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APOD: 2024 April 8 ┴ The Changing Ion Tail of Comet Pons Brooks
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APOD: 2024 April 8 ┴ The Changing Ion Tail of Comet Pons Brooks
Credit & Copyright: Shengyu Li & Shaining
Explanation: How does a comet tail change? It depends on the comet. The ion tail of Comet 12P/Pons┴Brooks has been changing markedly, as detailed in the featured image sequenced over nine days from March 6 to 14 (top to bottom). On some days, the comet's ion tail was relatively long and complex, but not every day. Reasons for tail changes include the rate of ejection of material from the comet's nucleus, the strength and complexity of the passing solar wind, and the rotation rate of the comet. Over the course of a week, apparent changes even include a change of perspective from the Earth. In general, a comet's ion tail will point away from the Sun, as gas expelled is pushed out by the Sun's wind. Today, Pons-Brooks may become a rare comet suddenly visible in the middle of the day for those able to see the Sun totally eclipsed by the Moon.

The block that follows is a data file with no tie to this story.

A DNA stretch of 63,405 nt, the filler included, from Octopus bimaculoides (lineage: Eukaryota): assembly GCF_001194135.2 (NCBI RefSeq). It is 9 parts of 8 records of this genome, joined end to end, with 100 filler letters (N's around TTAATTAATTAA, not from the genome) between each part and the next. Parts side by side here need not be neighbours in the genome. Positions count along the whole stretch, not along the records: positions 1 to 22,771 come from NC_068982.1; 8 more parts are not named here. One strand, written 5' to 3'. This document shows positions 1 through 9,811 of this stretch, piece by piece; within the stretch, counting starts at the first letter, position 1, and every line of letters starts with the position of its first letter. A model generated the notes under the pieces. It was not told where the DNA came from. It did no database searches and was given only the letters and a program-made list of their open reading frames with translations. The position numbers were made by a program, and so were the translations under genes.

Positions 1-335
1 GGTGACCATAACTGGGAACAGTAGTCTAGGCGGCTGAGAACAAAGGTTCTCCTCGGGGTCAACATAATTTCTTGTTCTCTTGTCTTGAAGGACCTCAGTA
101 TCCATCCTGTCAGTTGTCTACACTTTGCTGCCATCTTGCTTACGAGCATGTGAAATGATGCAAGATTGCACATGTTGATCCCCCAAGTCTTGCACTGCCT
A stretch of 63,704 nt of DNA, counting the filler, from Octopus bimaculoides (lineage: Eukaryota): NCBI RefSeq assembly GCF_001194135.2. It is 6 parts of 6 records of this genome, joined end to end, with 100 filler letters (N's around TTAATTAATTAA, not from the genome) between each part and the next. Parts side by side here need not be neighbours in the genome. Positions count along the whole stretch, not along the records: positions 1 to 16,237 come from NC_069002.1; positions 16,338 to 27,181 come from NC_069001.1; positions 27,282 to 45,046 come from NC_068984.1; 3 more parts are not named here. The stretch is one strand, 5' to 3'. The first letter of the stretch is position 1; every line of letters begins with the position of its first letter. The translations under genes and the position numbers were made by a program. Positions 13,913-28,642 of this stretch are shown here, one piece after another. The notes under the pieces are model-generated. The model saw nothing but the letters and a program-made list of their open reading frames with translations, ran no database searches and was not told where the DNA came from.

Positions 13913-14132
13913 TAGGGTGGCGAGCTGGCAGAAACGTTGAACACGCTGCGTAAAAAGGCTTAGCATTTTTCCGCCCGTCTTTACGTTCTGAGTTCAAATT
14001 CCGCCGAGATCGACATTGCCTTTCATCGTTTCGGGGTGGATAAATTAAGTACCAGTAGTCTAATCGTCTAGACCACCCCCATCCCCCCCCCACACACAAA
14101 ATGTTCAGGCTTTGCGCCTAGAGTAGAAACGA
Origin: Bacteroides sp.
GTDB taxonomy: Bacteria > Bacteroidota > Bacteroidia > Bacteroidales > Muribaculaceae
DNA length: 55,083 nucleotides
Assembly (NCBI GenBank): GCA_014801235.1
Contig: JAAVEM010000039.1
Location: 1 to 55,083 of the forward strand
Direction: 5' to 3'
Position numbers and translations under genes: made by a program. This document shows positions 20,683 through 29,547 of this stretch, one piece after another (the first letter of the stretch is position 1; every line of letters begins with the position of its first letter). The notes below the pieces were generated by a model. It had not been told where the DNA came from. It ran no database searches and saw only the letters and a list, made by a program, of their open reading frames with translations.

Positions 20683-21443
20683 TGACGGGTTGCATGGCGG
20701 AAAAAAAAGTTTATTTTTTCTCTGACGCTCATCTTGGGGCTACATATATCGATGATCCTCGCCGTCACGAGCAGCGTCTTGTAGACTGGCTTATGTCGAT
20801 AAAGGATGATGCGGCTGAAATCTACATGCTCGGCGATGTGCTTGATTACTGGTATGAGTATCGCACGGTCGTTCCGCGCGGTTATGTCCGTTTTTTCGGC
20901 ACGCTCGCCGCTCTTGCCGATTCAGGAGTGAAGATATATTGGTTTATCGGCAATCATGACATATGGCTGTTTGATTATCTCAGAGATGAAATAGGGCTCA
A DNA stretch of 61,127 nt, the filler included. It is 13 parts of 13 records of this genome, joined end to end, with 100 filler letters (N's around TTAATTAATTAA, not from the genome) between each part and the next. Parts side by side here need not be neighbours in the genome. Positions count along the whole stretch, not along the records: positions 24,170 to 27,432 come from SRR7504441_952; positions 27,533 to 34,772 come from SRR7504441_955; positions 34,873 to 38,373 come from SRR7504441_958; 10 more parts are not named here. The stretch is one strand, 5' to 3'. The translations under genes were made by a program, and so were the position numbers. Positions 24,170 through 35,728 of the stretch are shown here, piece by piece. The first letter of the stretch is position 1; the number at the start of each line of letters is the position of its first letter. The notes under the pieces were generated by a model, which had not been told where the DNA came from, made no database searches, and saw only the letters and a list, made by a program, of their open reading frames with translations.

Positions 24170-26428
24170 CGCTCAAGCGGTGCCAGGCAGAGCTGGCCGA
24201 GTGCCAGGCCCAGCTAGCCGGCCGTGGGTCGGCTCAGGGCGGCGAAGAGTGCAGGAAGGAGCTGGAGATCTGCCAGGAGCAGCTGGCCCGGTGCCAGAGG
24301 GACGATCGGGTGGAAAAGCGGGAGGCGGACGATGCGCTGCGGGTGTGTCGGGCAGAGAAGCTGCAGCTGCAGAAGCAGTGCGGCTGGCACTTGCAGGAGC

NASA Coverage: Today's Total Solar Eclipse
Total Eclipse Imagery: Notable Submissions to APOD

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Authors & editors: Robert Nemiroff (MTU) & Jerry Bonnell (USRA)
NASA Web Site Statements, Warnings, and Disclaimers
NASA Official: Jay Norris. Specific rights apply.
A service of: LHEA at NASA / GSFC
& Michigan Tech. U.

Based on Astronomy Picture Of the Day

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